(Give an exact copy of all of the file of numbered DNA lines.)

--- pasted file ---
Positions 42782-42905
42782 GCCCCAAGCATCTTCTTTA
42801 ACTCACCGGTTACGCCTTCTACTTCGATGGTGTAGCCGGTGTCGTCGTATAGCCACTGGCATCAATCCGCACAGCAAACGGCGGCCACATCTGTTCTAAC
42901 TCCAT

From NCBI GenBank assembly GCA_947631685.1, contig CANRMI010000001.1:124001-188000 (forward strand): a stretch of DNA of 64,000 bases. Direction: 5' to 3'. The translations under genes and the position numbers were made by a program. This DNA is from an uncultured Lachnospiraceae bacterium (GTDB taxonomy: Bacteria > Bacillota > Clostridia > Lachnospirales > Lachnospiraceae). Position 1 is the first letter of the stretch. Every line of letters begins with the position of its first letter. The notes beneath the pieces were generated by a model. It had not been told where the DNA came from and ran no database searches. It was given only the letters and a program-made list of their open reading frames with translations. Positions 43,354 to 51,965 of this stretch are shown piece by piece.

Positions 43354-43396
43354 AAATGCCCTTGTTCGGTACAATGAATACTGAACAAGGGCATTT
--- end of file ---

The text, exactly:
Positions 42782-42905
42782 GCCCCAAGCATCTTCTTTA
42801 ACTCACCGGTTACGCCTTCTACTTCGATGGTGTAGCCGGTGTCGTCGTATAGCCACTGGCATCAATCCGCACAGCAAACGGCGGCCACATCTGTTCTAAC
42901 TCCAT

From NCBI GenBank assembly GCA_947631685.1, contig CANRMI010000001.1:124001-188000 (forward strand): a stretch of DNA of 64,000 bases. Direction: 5' to 3'. The translations under genes and the position numbers were made by a program. This DNA is from an uncultured Lachnospiraceae bacterium (GTDB taxonomy: Bacteria > Bacillota > Clostridia > Lachnospirales > Lachnospiraceae). Position 1 is the first letter of the stretch. Every line of letters begins with the position of its first letter. The notes beneath the pieces were generated by a model. It had not been told where the DNA came from and ran no database searches. It was given only the letters and a program-made list of their open reading frames with translations. Positions 43,354 to 51,965 of this stretch are shown piece by piece.

Positions 43354-43396
43354 AAATGCCCTTGTTCGGTACAATGAATACTGAACAAGGGCATTT